Perhaps the most unusual piece in the Wolfs’ museum is a human-powered, two-cow milking machine that dates to the early 1900s. William Mehring patented the ingenious device in 1899 as a treadle-powered vacuum milker, which he manufactured and sold out of Keymar, Md. The two-cow milker’s $100 price tag may help to explain why it never reached widespread distribution, although modern milking equipment continues to rely on the same general principles.

Stan has not limited his collecting to muscle-powered tools and implements, however. The Wolfs also have put together a diverse collection of tractors and other self-propelled agricultural implements, including some historically important and rare pieces.

Motorized machinery

‘We have around 50 tractors now,’ Stan explains about the couple’s collection of motorized farm machines. One of the first collectable tractors Stan bought was built by Long Manufacturing Company, Inc. of Tarboro, N.C. ‘I liked the Long because there were so few made,’ Stan says, explaining that the North Carolina company had created a tractor that looked very much like the Raymond Loewy-styled letter series International Harvester Farmall tractors. ‘IH sued after they (Long) had made very few tractors and shut them down.’ The Long company continued to buy and sell used farm equipment, and eventually became very successful agricultural equipment importers. Stan has two very rare 1948 Model A Long tractors.

The Wolfs’ collection of tractors also includes machines with names like Leader, Silver King, Rumely OilPull, Pace, Graham-Bradley, Huber, Economy, Wards and Sheppard, in addition to better-known brands such as John Deere, Allis-Chalmers, Ford and International. Most of Stan’s tractors are beautifully restored, but not always to precise original condition. ‘I like to convert my tractors to electric start whenever possible,’ Stan says. ‘I don’t want anyone to get hurt if a crank kicks.’ These days, Stan does most of the work himself, but occasionally he relies on friends for the final coats of paint and some fabrication from time to time.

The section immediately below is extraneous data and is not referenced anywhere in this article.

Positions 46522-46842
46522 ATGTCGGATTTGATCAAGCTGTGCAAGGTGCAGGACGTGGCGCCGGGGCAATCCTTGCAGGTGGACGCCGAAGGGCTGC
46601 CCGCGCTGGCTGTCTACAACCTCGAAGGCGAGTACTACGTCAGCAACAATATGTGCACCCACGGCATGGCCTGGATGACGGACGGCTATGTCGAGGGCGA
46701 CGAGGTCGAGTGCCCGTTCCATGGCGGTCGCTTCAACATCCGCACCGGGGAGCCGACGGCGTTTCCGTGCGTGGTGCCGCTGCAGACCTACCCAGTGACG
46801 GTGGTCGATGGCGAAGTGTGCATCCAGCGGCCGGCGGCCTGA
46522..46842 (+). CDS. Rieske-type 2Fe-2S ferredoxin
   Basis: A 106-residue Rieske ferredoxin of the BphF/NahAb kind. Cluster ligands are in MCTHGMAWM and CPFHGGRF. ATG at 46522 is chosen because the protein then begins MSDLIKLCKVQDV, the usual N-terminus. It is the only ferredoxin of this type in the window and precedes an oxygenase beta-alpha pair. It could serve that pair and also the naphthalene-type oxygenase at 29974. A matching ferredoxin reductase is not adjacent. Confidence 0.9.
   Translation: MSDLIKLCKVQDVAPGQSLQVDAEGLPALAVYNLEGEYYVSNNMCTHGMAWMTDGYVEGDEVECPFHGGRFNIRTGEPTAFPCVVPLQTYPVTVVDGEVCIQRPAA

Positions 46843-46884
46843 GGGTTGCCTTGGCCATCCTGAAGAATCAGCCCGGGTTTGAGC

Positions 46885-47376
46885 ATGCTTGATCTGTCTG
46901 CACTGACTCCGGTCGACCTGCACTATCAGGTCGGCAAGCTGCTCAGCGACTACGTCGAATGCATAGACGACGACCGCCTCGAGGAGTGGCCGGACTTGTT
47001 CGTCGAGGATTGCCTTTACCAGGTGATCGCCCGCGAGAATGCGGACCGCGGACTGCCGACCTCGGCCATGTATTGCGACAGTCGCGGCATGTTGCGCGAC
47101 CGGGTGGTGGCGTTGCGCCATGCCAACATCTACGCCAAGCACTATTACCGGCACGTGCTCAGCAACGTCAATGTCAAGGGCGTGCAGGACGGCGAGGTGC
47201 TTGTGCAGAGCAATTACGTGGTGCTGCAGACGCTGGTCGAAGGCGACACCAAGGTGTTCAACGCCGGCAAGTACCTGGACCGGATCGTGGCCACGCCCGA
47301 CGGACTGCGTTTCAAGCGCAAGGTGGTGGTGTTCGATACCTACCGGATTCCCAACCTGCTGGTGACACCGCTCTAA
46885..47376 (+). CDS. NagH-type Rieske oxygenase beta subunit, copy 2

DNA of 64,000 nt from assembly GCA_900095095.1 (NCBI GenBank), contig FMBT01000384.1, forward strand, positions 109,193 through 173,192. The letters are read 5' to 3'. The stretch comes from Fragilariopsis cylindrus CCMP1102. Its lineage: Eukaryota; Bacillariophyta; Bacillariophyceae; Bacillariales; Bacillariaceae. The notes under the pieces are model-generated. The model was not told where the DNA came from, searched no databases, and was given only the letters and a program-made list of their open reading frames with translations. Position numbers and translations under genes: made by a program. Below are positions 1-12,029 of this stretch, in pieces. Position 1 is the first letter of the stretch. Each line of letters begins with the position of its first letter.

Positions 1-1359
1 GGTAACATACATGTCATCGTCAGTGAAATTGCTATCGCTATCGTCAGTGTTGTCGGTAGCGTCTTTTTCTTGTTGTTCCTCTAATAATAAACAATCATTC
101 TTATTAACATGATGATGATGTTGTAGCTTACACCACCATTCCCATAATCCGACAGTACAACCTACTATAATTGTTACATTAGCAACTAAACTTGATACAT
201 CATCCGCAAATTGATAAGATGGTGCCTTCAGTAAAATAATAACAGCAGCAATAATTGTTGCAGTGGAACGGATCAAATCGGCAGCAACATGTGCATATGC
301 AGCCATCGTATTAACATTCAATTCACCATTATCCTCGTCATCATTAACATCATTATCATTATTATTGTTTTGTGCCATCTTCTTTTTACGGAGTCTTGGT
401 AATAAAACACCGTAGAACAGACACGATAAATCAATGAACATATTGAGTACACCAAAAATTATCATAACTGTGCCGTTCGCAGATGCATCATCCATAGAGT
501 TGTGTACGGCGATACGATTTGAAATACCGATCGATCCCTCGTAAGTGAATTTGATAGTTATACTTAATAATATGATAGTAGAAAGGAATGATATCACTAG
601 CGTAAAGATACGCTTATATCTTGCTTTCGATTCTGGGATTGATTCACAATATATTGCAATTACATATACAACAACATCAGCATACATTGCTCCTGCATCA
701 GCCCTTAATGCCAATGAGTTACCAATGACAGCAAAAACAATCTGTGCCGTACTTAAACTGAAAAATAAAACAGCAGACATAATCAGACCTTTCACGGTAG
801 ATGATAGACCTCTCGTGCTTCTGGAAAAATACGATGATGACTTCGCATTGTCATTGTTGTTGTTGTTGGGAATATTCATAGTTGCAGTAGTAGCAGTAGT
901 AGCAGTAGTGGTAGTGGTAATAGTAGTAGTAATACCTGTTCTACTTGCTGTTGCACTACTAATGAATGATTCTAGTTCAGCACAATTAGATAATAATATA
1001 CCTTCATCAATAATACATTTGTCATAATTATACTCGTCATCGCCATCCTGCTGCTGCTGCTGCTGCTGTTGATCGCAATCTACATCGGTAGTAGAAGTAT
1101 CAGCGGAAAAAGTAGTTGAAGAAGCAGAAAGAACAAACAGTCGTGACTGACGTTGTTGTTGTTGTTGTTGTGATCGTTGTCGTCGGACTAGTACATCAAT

One particularly striking implement in Stan’s collection is a 1955 Model SP-166 New Holland baler, which is unusual because it is self-propelled. This machine uses one Continental air-cooled engine to power the running gear, and one to power the pickup and baling components. The small-square baler is particularly unusual in that it employs a narrow front end in front of the flywheel for steering, and a truck axle and transmission to power the rear wheels. New Holland continued to offer self-propelled balers into the ’80s, but they never had the widespread acceptance with smaller, more diversified farmers that the company’s self-propelled windrowers achieved.

The most historically significant pieces in the Wolf collection include a 1955 Cockshutt Black Hawk 40 tractor and a 1940 Allis-Chalmers SP-40 self-propelled combine. The Black Hawk 40 tractor was originally presented as a gift to President Dwight David Eisenhower and was used by him for many years on his Gettysburg farm. The combine was built as a joint effort between the United States Army Corps of Engineers and Allis-Chalmers to facilitate the War Department’s strategic crop development program during World War II.

Ford tractors are a favorite of Stan’s. He keeps several of the ‘N’ series tractors in his collection, and even has a Ford on tracks. ‘In 1948, Ford decided that they needed a crawler, so they produced 10 using 8N tractors grafted to Cletrac undercarriages,’ Stan explains, while quickly adding that he built his own Ford crawler by grafting a Ford tractor’s skin onto a Cletrac tractor. ‘I get a lot of comments on my crawler, but I don’t want people to confuse it with the real thing.’

The Wolfs’ collection also includes a 1947 Allis-Chalmers WC-powered Adams road grader, several antique cars and trucks, and even President Eisenhower’s three-wheeled Cushman golf cart. ‘The golf cart is unremarkable really, except it has a panic button that the secret service guys could push if there was ever a problem,’ Stan says.

Annual open house

The Wolfs once attended many tractor shows each year, but admit that they have slowed a bit in recent years. Instead, however, they organize their machinery outdoors, and open up their farm museum to all comers on Memorial Day weekend. In recent years they have hosted nearly 700 people a day during the two-day event. ‘I can’t say for sure that we will do it again next year,’ Stan says with a smile. ‘But we have been doing it for 15 years and it keeps getting larger each year.’